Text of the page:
Industrialist’s Computer Fraud Case Won’t Stick

     (CN) – Dresser-Rand cannot sue its former managers under the Computer Fraud and Abuse Act for transferring files to their new company days before they resigned, a federal judge ruled.
     A $2 billion industrial and power plant equipment manufacturer based in Houston, Texas, and Paris, France, Dresser-Rand sued its former managers G. Curtis Jones and Jeffrey King after they left to start Global Power Specialist Inc., a Lantana, Fla.-based gas turbine repairer. Albert Wadsworth IV, their partner in that venture, was also named as a defendant in Dresser-Rand’s action.
     The federal complaint, filed in the Eastern District of Pennsylvania, alleges that the three men incorporated Global Power just a few weeks before Jones and King resigned from Dresser-Rand in February 2010.
     Before flying the coop in the preceding months, the pair downloaded thousands of Dresser-Rand files to external hard drives and flash drives, according to the complaint.
     Though Jones and King claim that their supervisors told them to back up the data on their Dresser-Rand laptops, and that they did not know how to select which files to back up, the company’s computer expert found that the downloads were not made in a “backing up” manner.
     Dresser-Rand said Jones and King emailed its business information to Wadsworth. In a Feb. 25, 2010, email to Wadsworth, King wrote: “I shit-canned everything on my computer since I have to turn it in tomorrow.”
     The managers then transferred the swiped documents onto Global Power’s computers, according to the complaint, and Wadsworth edited some of the files.
     Dresser-Rand’s Mid-Atlantic regional director of services, Glenn “Chip” Jones, testified, however, that he had “no reason to believe that [Jones and King] accessed information other than what they had authorized access to do through their Dresser-Rand user name and password.”
     The complaint asserts conspiracy and misappropriation of trade secrets, as well as violations of the Computer Fraud and Abuse Act (CFAA) and other claims.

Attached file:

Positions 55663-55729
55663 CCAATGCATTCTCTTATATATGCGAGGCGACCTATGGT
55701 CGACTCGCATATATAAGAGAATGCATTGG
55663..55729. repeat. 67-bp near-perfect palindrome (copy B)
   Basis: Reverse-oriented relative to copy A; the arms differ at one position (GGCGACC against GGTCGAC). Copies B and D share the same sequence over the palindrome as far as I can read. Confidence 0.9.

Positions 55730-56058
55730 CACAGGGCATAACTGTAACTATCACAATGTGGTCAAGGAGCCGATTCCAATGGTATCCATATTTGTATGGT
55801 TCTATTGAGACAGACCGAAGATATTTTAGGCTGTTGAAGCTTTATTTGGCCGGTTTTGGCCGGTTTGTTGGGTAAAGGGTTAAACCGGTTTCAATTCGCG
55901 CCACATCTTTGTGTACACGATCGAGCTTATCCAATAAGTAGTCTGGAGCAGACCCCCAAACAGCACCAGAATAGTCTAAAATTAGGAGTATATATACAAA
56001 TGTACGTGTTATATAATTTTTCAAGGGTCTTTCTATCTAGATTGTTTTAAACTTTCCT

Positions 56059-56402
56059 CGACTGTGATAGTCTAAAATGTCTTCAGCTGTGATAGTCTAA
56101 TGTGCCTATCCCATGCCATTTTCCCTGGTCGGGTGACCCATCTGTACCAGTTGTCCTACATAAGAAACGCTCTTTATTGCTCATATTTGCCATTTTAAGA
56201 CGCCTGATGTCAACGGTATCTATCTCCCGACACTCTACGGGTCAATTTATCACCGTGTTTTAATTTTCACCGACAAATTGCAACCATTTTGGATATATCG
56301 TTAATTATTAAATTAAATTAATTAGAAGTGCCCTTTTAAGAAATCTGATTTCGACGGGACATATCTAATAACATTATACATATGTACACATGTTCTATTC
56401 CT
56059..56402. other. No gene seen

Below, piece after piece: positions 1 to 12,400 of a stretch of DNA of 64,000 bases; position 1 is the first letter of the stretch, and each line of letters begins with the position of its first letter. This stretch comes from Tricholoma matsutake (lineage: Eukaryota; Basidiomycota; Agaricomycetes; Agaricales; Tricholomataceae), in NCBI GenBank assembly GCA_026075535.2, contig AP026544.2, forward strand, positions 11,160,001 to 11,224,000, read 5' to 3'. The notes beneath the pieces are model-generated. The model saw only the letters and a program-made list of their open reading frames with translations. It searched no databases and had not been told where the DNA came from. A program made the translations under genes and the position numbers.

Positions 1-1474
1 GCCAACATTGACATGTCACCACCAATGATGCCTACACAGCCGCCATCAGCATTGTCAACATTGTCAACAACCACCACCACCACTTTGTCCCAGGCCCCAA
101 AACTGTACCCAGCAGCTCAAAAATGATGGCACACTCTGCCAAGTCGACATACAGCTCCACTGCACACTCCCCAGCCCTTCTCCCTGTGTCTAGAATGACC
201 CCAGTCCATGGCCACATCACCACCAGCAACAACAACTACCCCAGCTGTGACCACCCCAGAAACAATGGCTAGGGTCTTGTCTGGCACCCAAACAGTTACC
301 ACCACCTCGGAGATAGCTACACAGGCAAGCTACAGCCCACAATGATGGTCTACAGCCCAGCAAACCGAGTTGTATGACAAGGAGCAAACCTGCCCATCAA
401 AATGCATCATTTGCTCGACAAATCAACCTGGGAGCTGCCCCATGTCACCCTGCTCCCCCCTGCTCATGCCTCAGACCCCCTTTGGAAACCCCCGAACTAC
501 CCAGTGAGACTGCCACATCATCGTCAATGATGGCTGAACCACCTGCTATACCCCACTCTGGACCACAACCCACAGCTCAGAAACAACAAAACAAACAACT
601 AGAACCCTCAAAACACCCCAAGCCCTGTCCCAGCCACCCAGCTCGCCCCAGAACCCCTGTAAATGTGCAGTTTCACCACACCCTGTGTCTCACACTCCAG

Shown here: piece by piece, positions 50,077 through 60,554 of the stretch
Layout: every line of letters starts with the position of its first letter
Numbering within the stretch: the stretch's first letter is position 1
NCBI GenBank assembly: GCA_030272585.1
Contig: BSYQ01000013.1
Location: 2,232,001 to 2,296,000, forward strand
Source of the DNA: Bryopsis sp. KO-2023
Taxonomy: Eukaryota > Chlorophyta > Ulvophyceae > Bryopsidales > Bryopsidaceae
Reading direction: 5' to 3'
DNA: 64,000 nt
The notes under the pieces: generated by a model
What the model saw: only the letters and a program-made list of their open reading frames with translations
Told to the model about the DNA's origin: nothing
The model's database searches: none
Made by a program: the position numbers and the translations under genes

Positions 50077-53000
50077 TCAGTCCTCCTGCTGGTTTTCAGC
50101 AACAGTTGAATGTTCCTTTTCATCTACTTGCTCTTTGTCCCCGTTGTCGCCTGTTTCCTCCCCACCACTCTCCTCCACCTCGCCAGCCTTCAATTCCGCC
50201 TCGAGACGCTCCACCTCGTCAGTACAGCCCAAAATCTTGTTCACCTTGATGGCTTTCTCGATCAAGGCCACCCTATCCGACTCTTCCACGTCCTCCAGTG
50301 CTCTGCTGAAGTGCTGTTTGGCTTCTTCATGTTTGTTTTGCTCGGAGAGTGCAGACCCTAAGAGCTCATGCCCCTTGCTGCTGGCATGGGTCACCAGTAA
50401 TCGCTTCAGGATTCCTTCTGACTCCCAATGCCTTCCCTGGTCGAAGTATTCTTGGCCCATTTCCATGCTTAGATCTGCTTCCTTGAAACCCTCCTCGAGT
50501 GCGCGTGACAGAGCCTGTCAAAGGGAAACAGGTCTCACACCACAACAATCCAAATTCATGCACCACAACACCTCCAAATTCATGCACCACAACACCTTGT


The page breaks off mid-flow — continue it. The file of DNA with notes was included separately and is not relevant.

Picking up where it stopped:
Shortly after the defendants moved for summary judgment on the CFAA claims only on Nov. 9, 2010, the court suspended the case pending conclusion of a related criminal investigation.
     Dresser-Rand notified the court on April 16, 2013, that the investigation had ended and that the authorities would not pursue charges against the defendants.
     U.S. District Judge Anita Brody granted the defendant summary judgment last week, holding that Wadsworth did not access or damage Dresser-Rand computers, as required by the CFAA.
     “Dresser-Rand provides no legal basis in the CFAA or otherwise to justify imputing liability from the individuals who access a computer without authorization to others who may eventually benefit from their actions,” Brody wrote. “Therefore Wadsworth cannot be held liable for a CFAA claim under these theories and I will grant defendant’s partial motion for summary judgment as to Wadsworth.”
     Dresser-Rand’s computer “use” policies cannot alter Jones’ and King’s authorized employee “access” to files, the judgment states.
     “If Jones and King were authorized to access their work laptops and to download files from them, they cannot be liable under the CFAA even if they subsequently misused those documents to compete against Dresser-Rand,” Brody wrote.
     Without download restrictions, it is “irrelevant” to look at the intent behind Jones and King’s downloads, the judge found.
     “Because Jones and King had authorization to access their work computers, they did not hack into them when they downloaded the files,” the ruling states. “Their alleged misuse of the files may have remedies under other laws, but not under the CFAA.”

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